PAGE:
When my 11th grade A.P. American Literature class began reading “Beloved,” by Toni Morrison, I couldn’t have been more excited; it represented the blend of American history and contemporary voices that I loved, and I had yet to read any of Morrison’s works. I don’t want to ruin the plot for anyone who has yet to read it, so let it suffice to say that the novel tells the story of Sethe, an enslaved woman who runs away with her children from a plantation and, upon facing capture and re-enslavement, is presented with an impossible choice. It’s one she makes and sticks to.
I immediately fell in love with Morrison’s writing. I had never read a book so simultaneously blunt and musical, sparse yet evocative. Yet my experience with the book, beyond my appreciation for Morrison’s talent, was shaped primarily by my shock at how Sethe’s action quickly became the most polarized topic among my grade class. I had never seen my classmates so animated over debating a person’s decision in a piece of literature, from any course. Either the mother’s choice was unequivocally wrong or it was justified, something that we could see ourselves making.
I argued at the time that we couldn’t know if we would have done the same thing; part of the brilliance of “Beloved” is how Morrison keeps us at a distance from her characters, a distance I couldn’t help but feel was deepened by the fact that the majority of my class, faculty and school was white; my peers and I had grown up learning about American slavery in neat, annual units. Though I had incredible history teachers in high school, I felt that my classmates and I had never been taught how to fully grasp the weight of that piece of our history.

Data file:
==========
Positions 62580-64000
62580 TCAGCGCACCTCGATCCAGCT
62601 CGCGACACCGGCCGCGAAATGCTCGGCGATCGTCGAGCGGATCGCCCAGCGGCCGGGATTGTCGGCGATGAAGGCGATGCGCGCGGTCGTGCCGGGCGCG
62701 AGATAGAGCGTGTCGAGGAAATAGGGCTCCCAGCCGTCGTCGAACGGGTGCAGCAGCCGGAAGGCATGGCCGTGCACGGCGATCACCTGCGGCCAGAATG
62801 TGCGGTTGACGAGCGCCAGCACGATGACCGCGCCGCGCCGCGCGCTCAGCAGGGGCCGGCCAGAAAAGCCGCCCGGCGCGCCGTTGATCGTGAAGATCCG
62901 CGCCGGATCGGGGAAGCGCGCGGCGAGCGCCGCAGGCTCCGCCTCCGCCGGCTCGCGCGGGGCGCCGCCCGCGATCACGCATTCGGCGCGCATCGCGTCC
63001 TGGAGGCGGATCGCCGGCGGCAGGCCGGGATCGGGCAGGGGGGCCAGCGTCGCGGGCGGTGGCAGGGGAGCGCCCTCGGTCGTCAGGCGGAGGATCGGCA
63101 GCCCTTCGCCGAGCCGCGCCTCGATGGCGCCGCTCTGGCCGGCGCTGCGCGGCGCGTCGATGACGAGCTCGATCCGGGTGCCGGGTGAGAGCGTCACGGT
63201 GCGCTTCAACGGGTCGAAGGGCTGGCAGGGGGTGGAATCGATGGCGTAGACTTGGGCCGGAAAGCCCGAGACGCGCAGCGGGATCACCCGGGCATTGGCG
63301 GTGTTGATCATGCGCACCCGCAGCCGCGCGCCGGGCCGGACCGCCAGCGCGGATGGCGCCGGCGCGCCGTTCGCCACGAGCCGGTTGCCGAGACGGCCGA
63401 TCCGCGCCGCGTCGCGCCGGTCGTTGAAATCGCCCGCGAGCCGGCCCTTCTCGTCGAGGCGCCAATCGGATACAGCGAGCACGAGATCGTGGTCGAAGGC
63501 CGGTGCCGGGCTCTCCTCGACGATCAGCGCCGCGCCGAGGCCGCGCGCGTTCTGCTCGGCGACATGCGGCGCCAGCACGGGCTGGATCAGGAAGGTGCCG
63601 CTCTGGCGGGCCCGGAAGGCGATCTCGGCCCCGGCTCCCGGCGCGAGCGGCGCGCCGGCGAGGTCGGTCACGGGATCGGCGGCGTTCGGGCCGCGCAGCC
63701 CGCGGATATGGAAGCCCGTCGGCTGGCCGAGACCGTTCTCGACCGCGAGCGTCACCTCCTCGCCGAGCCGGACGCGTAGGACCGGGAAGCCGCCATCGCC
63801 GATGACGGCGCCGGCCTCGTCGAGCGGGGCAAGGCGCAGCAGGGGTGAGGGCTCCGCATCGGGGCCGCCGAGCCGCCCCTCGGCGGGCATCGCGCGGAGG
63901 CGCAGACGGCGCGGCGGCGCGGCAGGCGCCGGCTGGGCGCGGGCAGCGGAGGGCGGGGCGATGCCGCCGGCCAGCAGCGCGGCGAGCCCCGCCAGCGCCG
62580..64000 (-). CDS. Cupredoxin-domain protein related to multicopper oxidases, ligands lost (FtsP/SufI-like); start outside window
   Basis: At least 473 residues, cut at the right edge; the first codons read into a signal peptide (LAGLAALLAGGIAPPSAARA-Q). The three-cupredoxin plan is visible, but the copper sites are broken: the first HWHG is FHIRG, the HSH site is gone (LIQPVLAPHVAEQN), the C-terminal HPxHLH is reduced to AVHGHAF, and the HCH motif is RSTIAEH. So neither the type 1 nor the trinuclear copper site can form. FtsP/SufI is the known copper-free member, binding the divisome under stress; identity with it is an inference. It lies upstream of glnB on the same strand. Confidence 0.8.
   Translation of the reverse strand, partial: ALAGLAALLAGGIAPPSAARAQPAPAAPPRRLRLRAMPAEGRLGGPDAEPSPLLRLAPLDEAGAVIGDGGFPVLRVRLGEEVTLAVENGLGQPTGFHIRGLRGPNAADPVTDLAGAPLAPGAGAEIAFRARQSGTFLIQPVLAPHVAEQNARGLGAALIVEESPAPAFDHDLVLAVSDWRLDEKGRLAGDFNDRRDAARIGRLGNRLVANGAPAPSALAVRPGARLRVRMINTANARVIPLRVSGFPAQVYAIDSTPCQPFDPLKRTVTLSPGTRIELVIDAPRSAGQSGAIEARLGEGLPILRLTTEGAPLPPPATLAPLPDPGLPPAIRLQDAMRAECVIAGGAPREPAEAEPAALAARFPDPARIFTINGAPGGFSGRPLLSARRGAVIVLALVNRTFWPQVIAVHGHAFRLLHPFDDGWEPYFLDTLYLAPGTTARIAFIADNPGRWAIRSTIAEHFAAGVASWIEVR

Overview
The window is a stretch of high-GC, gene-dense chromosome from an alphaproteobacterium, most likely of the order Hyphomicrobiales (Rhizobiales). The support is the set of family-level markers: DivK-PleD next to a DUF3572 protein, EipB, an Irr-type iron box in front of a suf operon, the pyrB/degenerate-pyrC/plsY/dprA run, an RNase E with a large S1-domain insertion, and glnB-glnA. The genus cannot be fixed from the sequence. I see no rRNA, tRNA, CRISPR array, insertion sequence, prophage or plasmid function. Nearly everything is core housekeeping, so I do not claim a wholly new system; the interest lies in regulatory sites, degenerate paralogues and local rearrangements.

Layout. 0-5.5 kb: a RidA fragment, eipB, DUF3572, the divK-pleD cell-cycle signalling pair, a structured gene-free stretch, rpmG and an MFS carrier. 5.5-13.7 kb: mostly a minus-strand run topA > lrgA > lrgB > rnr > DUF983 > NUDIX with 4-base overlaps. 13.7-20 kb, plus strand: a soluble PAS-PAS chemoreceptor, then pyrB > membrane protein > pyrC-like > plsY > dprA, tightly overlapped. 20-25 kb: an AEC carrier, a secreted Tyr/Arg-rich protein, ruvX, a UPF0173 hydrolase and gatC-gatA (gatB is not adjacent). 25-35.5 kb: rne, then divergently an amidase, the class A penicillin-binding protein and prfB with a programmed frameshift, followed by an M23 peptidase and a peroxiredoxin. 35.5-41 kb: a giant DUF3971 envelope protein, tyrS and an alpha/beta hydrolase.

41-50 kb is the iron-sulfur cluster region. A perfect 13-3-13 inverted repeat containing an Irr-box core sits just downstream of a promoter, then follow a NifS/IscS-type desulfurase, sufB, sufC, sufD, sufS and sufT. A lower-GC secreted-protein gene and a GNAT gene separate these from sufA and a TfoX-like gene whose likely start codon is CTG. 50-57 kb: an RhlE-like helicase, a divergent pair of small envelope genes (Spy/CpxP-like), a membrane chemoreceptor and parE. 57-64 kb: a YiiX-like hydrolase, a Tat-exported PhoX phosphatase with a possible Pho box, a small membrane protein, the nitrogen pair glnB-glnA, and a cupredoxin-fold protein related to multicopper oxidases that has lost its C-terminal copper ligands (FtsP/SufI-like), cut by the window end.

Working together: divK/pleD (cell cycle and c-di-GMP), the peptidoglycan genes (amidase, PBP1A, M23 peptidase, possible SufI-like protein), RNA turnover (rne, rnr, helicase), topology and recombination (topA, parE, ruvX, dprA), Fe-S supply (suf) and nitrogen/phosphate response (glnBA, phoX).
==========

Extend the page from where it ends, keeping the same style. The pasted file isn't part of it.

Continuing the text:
Since then, “Beloved” has been my answer whenever people ask what my favorite book is. My reply to the follow-up question has been, from 11th grade until just this year, because it’s “the most visceral lesson in empathy a book has ever given me.” I’ve spent the past year reading and writing and talking about “Beloved” for my English thesis, and have decided it is more true to say that reading the book is a lesson in the limits of empathy. Based on the true story of Margaret Garner, no other book I have ever read has reckoned so viscerally with the limits of white access to and empathy for Black narratives, access to incomplete records of American slavery’s history, the troubled articulation of unspeakable trauma and the strive to recuperate stories that have been lost to history. Through language stripped down to only the most vital elements, moments of uninhibited love, of private intimacy, are rendered in heartbreakingly exquisite prose. The epilogue of “Beloved” may be the most beautiful and haunting piece of writing I’ve ever encountered.
“Beloved” is part of why I chose to major in English and history, and part of why I’m so invested in interdisciplinary work. In “The Site of Memory,” Morrison noted that in writing “Beloved,” her job had become figuring out “how to rip that veil drawn over ‘proceedings too terrible to relate.’” I think that learning how to reckon with this veil that reminds us of experiences or parts of our history we may never fully understand is of vital importance for us as creators and consumers of art, as students and teachers, as active participants of a world in which these issues are only escalating in urgency.
The first time I finished “Beloved,” I scribbled on the back page: “Reading this book feels like listening to a stethoscope pressed up against the heart of the nation.” A pretentious thing to say, perhaps, but it feels truer to me more so now than ever. My copy is heavy with fading penciled notes from high school, careful red underlining from this summer and eager highlighting from the past few weeks as I’ve tried for months to articulate what I feel to be true: For its lessons, for its warnings and its beauty, “Beloved” is one of the most important books of the past half century.